Chronic Pain

Dr. Karina Fuentes, Psychologist, On Chronic Pain And Anxiety Following A Car Accident


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Chronic Pain & Anxiety

I had the pleasure of interviewing Dr. Karina Fuentes, Psychologist. Dr. Fuentes has a private practice in Port Coquitlam where she helps people with conditions such as chronic pain, anxiety and depression. She received her Ph.D in clinical psychology from the University of Victoria in 2001. She explains how therapy helps people with chronic pain and gives advice on driving anxiety after a motor vehicle accident.

What are the signs that a person who is suffering from chronic pain would benefit from seeing a Psychologist?

Some common reasons why people with chronic pain choose to work with a Psychologist include having difficulty overcoming a depressed mood, feelings of guilt about how their pain affects their family, feelings of anger, or difficulty coming to terms with how their pain limits them. Anxiety about doing things that are safe to do also suggests that support from a Psychologist could be helpful. For example, some people with chronic pain are afraid to exercise even though their doctors have said it is safe.

What advice would you give to someone who has been in a car accident and subsequently has anxiety with driving?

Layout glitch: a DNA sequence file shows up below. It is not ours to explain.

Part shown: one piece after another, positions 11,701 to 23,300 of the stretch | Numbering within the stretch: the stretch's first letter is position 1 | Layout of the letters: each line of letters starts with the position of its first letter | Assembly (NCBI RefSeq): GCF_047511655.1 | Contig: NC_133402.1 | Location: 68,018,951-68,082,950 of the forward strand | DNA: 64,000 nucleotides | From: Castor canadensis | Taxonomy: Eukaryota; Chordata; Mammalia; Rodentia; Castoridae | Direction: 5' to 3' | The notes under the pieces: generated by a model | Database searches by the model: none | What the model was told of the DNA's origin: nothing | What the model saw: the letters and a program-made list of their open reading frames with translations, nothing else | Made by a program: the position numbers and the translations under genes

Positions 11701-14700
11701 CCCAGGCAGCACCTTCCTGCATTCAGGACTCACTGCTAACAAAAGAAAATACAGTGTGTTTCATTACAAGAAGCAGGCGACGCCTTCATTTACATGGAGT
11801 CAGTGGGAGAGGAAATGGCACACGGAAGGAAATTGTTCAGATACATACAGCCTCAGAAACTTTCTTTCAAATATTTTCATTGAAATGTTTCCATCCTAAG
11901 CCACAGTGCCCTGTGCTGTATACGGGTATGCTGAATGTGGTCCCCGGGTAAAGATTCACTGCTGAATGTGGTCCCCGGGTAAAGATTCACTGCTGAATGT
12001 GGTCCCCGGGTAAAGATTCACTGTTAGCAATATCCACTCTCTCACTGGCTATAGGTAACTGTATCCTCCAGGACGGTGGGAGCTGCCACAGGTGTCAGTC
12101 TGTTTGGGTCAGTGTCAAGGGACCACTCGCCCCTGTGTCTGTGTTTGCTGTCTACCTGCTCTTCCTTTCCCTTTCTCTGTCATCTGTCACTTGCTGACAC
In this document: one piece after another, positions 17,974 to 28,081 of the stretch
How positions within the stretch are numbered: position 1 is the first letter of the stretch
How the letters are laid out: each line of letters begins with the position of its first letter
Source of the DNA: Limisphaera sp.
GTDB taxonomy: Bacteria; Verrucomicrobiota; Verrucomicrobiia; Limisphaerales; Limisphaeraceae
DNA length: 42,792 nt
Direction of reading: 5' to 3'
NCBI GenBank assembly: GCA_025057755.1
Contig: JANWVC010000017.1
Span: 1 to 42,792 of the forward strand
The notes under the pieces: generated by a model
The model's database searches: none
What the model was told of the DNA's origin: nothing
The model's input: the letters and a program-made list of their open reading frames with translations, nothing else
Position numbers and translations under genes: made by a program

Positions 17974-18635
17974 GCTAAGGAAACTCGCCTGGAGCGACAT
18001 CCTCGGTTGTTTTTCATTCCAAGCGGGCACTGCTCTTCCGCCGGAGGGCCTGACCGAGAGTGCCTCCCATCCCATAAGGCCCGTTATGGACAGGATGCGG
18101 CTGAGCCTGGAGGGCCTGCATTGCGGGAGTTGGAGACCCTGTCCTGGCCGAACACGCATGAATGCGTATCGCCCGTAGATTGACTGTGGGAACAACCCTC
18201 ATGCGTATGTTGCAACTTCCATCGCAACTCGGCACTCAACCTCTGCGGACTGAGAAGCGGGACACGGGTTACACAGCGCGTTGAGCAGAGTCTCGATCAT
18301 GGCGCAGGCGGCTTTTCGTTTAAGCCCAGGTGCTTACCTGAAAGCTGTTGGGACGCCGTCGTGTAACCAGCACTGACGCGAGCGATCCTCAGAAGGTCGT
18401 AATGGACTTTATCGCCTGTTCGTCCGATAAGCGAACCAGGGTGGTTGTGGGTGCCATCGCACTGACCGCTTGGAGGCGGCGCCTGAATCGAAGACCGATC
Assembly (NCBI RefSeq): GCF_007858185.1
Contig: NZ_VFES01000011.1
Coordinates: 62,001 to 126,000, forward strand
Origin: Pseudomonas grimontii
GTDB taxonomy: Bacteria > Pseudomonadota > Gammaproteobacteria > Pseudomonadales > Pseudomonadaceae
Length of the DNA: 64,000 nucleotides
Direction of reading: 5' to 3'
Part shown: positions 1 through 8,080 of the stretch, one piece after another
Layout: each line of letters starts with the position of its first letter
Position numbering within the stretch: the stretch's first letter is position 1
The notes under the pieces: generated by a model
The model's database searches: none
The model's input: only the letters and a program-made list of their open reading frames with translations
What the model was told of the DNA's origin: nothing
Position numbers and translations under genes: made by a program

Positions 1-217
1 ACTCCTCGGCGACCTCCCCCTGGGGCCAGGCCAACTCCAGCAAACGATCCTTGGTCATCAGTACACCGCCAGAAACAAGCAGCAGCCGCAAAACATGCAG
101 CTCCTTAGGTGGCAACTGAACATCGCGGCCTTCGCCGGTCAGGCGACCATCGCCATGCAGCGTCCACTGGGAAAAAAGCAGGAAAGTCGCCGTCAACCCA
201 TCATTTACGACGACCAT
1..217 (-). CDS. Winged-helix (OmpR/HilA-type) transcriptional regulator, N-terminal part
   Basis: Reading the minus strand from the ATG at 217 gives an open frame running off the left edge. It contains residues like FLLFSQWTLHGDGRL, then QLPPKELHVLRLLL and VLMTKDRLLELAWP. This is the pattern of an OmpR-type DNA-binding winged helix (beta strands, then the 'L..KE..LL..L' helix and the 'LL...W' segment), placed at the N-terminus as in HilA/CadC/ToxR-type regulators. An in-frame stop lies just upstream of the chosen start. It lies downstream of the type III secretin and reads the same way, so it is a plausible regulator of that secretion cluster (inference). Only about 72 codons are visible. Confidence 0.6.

The least helpful thing you can do is avoid driving. Avoiding it will help you feel better in the short-term, but as more time passes it will become harder to overcome the anxiety. Having said that, you should not expect yourself to be able to immediately feel as comfortable as you did before with driving. A more helpful approach is to gradually get used to driving again. For example, you might start with short drives around your neighbourhood while practicing anxiety management techniques and then work your way up to more challenging drives.

Describe the impact that seeing a Psychologist can make in the life of someone suffering from chronic pain from an injury caused by a car accident?

Some examples of how a Psychologist can help people include finding different ways of managing their pain, overcoming anxiety about driving or being a passenger, rebuilding confidence, finding hope for the future, and focusing on abilities instead of limitations. Psychologists can teach specific skills for improving sleep, overcoming anxiety and negative thinking, resolving trauma, and learning how to relax.

Will ICBC cover the cost of treatment with a Psychologist?

It is up to your adjuster about whether or not they will provide funds for treatment. If you have a lawyer, you may wish to ask your lawyer to speak with your adjuster about the possibility of funding. Some Psychologists’ fees exceed what ICBC pays, so in that event you may be asked to pay for the difference.

When ICBC provides funding they typically will approve a set number of treatment sessions. Depending on what you and your Psychologist think is best, your Psychologist may submit a request for additional sessions. It is then up to ICBC whether or not additional funding will be provided.

How can family and friends support an individual suffering from chronic pain?

Be aware that although your loved one may look perfectly fine they may be struggling with pain. People with chronic pain are sometimes afraid of burdening friends and family, and they may try to hide how they are really feeling. Planning shorter activities or making sure your loved one can take breaks can be helpful in managing household tasks and social commitments. People with chronic pain usually don’t know how they are going to feel from one day to the next, so patience and understanding are key.